It is a curiously human thing, and, upon my honour, not one I had designed, that when at last I stand in the twilight in the midst of a Utopian township, when my whole being should be taken up with speculative wonder, this man should be standing by my side, and lugging my attention persistently towards himself, towards his limited futile self. This thing perpetually happens to me, this intrusion of something small and irrelevant and alive, upon my great impressions. The time I first saw the Matterhorn, that Queen among the Alpine summits, I was distracted beyond appreciation by the tale of a man who could not eat sardines—always sardines did this with him and that; and my first wanderings along the brown streets of Pompeii, an experience I had anticipated with a strange intensity, was shot with the most stupidly intelligent discourse on vehicular tariffs in the chief capitals of Europe that it is possible to imagine. And now this man, on my first night in Utopia, talks and talks and talks of his poor little love affair.
It shapes itself as the most trite and feeble of tragedies, one of those stories of effortless submission to chance and custom in which Mr. Hardy or George Gissing might have found a theme. I do but half listen at first—watching the black figures in the moonlit roadway pacing to and fro. Yet—I cannot trace how he conveys the subtle conviction to my mind—the woman he loves is beautiful.
They were boy and girl together, and afterwards they met again as fellow students in a world of comfortable discretions. He seems to have taken the decorums of life with a confiding good faith, to have been shy and innocent in a suppressed sort of way, and of a mental type not made for worldly successes; but he must have dreamt about her and loved her well enough. How she felt for him I could never gather; it seemed to be all of that fleshless friendliness into which we train our girls. Then abruptly happened stresses. The man who became her husband appeared, with a very evident passion. He was a year or so older than either of them, and he had the habit and quality of achieving his ends; he was already successful, and with the promise of wealth, and I, at least, perceived, from my botanist's phrasing, that his desire was for her beauty.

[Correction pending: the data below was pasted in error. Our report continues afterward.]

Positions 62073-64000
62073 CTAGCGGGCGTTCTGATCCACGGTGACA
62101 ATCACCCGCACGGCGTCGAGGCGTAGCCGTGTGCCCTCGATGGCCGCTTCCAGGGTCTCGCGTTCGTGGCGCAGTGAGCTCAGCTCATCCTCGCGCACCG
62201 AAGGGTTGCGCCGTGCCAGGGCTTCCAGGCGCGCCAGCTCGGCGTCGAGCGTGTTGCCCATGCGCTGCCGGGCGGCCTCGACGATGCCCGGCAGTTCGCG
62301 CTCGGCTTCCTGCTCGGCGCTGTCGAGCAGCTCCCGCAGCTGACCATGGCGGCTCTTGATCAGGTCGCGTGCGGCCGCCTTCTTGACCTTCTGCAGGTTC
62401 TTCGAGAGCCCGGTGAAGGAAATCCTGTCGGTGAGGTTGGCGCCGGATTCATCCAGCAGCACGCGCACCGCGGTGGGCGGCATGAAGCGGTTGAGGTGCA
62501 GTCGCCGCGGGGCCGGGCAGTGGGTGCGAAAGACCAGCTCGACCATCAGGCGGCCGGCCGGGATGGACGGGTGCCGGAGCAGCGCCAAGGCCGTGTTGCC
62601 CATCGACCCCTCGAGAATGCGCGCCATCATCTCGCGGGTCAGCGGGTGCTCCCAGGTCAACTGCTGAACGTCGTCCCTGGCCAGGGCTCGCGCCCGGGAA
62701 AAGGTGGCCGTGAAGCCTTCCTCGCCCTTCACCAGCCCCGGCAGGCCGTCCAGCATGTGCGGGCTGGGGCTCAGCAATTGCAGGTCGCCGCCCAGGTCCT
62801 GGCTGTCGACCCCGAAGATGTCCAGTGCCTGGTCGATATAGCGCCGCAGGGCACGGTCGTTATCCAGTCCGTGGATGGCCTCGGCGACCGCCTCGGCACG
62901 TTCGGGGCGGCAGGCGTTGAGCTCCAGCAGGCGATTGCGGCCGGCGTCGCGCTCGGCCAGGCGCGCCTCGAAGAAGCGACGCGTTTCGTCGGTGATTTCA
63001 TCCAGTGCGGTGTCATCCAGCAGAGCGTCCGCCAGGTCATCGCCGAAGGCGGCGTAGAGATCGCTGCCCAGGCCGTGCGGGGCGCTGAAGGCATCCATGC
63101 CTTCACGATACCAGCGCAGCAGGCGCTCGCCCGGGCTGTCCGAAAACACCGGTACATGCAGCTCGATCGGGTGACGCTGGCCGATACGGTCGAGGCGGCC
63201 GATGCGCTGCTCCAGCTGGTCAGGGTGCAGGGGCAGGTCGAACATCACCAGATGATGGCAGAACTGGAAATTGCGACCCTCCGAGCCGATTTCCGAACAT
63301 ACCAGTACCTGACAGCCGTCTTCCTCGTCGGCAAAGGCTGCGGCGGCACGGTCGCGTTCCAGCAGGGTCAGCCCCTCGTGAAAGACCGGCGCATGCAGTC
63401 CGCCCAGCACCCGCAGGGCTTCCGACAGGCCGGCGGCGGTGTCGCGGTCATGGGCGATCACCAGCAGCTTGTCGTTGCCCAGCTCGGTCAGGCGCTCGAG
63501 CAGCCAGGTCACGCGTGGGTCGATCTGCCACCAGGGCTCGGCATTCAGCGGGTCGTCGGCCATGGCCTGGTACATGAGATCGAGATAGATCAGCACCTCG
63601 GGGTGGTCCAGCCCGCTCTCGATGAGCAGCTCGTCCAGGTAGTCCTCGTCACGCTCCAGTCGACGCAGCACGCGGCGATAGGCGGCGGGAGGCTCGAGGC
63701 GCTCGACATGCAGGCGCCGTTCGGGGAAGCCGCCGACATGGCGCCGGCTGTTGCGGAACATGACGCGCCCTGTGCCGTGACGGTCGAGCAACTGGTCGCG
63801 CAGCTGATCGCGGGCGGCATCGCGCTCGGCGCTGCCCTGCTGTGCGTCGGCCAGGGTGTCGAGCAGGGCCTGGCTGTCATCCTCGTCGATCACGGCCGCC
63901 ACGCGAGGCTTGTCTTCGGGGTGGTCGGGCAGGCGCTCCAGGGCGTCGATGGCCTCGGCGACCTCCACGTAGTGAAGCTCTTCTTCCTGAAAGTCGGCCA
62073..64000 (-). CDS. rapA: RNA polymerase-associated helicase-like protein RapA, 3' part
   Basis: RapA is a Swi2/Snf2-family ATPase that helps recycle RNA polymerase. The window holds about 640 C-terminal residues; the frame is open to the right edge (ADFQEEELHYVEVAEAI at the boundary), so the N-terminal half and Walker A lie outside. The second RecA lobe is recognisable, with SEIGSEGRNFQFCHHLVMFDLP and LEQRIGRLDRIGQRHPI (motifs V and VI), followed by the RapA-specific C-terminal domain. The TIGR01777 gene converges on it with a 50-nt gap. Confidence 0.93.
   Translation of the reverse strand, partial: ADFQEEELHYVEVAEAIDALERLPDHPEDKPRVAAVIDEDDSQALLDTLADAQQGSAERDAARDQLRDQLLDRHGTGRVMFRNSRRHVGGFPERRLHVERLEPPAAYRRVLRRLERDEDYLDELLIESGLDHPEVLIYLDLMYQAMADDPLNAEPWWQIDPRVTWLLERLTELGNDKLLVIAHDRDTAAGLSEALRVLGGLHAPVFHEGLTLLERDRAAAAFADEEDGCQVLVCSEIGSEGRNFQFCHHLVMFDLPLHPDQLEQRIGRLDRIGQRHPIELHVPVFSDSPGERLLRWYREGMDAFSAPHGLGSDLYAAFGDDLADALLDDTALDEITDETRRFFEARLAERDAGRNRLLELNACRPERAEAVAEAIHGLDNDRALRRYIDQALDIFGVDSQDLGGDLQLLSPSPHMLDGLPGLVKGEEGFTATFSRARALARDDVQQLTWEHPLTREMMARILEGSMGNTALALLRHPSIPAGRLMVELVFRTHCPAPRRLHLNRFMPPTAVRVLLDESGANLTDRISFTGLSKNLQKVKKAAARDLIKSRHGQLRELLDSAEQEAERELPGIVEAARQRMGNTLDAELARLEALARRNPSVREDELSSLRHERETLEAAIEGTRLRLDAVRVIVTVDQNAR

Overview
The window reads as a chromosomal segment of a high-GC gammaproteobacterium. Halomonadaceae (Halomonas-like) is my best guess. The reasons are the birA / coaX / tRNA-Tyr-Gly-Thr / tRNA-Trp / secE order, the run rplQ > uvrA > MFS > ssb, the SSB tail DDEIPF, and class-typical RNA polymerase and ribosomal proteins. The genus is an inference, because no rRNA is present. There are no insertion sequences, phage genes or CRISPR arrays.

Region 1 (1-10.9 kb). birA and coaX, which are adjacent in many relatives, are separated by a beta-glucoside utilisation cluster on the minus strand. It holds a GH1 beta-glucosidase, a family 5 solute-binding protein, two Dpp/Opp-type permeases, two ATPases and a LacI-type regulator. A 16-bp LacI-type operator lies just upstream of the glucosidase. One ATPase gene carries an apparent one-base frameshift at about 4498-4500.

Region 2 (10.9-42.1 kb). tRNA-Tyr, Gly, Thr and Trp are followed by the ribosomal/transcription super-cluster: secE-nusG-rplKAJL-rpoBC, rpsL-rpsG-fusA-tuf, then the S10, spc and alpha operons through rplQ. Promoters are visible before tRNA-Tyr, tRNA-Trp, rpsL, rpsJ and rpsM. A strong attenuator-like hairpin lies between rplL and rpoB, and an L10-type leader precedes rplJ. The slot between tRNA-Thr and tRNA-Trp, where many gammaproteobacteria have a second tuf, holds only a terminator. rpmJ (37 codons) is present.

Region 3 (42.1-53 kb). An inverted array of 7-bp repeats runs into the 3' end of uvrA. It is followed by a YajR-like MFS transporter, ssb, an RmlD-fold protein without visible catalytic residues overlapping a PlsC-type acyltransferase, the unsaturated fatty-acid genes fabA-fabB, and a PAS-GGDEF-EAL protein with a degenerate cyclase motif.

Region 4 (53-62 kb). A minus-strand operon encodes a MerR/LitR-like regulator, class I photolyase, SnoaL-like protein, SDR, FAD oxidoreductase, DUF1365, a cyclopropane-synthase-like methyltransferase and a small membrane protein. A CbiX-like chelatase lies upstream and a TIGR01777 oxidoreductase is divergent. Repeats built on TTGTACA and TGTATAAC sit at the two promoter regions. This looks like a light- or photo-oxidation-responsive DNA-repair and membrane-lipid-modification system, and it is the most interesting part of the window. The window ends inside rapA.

As my botanist talked I seemed to see the whole little drama, rather clearer than his words gave it me, the actors all absurdly in Hampstead middle-class raiment, meetings of a Sunday after church (the men in silk hats, frock coats, and tightly-rolled umbrellas), rare excursions into evening dress, the decorously vulgar fiction read in their homes, its ambling sentimentalities of thought, the amiably worldly mothers, the respectable fathers, the aunts, the “people”—his “people” and her “people”—the piano music and the song, and in this setting our friend, “quite clever” at botany and “going in” for it “as a profession,” and the girl, gratuitously beautiful; so I figured the arranged and orderly environment into which this claw of an elemental force had thrust itself to grip.